The Palaszczuk Government will introduce an Independent Assessor to consider all complaints against councillors, in a further move to reform local government.

The new measure is one of 50 recommendations to be adopted, supported in-part or supported in principle from the Councillor Complaints Review, conducted by an independent three-person panel earlier this year.

It follows the commencement last week of game-changing electoral donation laws that require candidates for local government to declare electoral donations within seven days.

Minister for Local Government and Minister for Aboriginal and Torres Strait Islander Partnerships Mark Furner – who tabled the report and Government response at a Budget Estimates Hearing tonight – said the proposed changes were aimed at ensuring public confidence in the councillor complaints system.

“The Palaszczuk Government proposes to give the Independent Assessor significant powers to assess and prosecute complaints,” Mr Furner said.

“Importantly under the model identified, the Independent Assessor will also be able to dismiss or prosecute frivolous, vexatious or out-of-time complaints. 

“It would also be an offence for an accused councillor to attempt or take a reprisal against an employee or another councillor who makes a complaint of misconduct.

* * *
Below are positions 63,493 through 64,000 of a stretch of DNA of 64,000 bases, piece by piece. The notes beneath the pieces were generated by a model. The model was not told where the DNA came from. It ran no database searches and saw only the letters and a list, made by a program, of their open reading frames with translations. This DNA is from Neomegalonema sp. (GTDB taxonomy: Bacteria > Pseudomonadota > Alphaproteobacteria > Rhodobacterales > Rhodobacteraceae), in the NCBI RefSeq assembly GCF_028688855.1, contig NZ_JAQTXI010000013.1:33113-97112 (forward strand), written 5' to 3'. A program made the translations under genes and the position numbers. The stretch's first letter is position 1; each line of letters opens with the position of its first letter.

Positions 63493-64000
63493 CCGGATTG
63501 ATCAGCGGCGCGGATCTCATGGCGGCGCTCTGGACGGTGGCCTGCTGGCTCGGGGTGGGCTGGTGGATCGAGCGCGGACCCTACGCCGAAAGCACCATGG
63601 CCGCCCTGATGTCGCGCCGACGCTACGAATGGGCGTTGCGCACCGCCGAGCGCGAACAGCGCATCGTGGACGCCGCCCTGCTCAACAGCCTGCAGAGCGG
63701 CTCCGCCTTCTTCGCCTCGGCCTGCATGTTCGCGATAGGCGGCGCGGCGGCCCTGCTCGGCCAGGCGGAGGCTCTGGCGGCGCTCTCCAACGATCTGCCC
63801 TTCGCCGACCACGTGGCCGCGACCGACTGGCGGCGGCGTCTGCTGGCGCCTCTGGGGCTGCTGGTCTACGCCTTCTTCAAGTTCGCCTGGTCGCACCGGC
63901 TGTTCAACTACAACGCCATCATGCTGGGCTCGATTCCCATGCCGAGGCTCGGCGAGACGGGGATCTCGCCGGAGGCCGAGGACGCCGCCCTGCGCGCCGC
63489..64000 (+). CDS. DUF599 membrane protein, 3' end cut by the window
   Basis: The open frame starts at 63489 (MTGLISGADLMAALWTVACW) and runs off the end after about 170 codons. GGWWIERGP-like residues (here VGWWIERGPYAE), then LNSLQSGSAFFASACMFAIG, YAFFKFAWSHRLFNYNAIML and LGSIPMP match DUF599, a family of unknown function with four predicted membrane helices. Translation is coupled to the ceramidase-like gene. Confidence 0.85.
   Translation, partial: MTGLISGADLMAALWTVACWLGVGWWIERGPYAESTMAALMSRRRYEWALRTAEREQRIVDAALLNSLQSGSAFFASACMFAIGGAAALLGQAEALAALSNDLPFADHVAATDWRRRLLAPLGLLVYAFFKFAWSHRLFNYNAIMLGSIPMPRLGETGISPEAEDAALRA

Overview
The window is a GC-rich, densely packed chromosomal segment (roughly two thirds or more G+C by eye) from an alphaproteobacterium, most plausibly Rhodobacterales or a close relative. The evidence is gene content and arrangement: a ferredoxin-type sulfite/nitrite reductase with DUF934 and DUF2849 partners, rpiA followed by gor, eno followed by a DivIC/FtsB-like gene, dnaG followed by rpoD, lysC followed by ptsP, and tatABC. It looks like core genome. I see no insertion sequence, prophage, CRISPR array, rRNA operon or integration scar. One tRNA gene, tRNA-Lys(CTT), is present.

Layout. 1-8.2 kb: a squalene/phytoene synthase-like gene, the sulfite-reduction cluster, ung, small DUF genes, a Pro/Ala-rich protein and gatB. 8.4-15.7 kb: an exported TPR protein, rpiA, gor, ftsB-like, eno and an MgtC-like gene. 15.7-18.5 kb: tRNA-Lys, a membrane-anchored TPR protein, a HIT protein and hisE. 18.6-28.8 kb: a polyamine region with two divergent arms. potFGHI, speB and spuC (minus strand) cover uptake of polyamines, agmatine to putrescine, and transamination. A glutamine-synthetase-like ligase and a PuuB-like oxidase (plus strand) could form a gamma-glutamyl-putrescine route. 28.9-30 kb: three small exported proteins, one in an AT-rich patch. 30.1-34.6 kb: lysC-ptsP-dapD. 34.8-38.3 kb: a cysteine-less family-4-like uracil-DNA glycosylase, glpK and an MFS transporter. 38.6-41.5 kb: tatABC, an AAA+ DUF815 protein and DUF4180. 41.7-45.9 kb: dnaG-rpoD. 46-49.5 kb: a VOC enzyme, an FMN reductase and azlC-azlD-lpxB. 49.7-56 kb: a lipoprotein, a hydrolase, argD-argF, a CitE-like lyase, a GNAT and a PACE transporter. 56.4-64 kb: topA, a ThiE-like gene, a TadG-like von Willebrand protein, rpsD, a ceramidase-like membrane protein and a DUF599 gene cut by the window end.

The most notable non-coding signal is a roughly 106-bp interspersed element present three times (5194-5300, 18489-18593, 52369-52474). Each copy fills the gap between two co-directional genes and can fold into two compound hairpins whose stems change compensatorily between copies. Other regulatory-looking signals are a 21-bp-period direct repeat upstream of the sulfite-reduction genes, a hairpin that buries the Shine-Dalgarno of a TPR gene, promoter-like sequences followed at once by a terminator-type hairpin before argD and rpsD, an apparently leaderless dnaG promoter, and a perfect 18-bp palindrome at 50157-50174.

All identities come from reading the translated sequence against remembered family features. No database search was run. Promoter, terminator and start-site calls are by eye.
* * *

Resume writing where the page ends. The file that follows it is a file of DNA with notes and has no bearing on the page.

Mr Furner said a new, mandatory, uniform Code of Conduct that sets out acceptable standards of behaviour for elected councillors is also proposed.

“I want councillors who bring down the standard of those hard working elected representatives around the state, to be held accountable for their actions,” Mr Furner said.

“The proposed changes are part of a suite of measures that are addressing integrity and accountability issues in local government in Queensland.

“As elected representatives, councillors and mayors should be held to the highest possible standards of ethical and legal behaviour.”

The Independent Assessor would receive all complaints, then categorise, investigate and, if necessary, prosecute complaints.

A Tribunal would deal with misconduct matters, while allegations of inappropriate conduct would be dealt with by councils.

Corrupt conduct would still be referred to the Crime and Corruption Commission.

“The current system is overly confusing. It is difficult to navigate,” Mr Furner said.

“Having the Independent Assessor make the preliminary assessment in all circumstances – other than corrupt conduct matters which must be referred to the CCC – will simplify the process and reduce duplication and red tape.”

The Government will consult widely with Councils and peak bodies such as the LGAQ on the proposed new laws over coming months.

The Ipswich mayoral by-election and the Boulia by-election will be the first local government elections to adhere to new electoral donations laws.

The Councillor Complaints review panel consisted of former Integrity Commissioner, Dr David Solomon; former CEO of Logan City Council, Gary Kellar; and former Noosa Shire Council mayor, Noel Playford.

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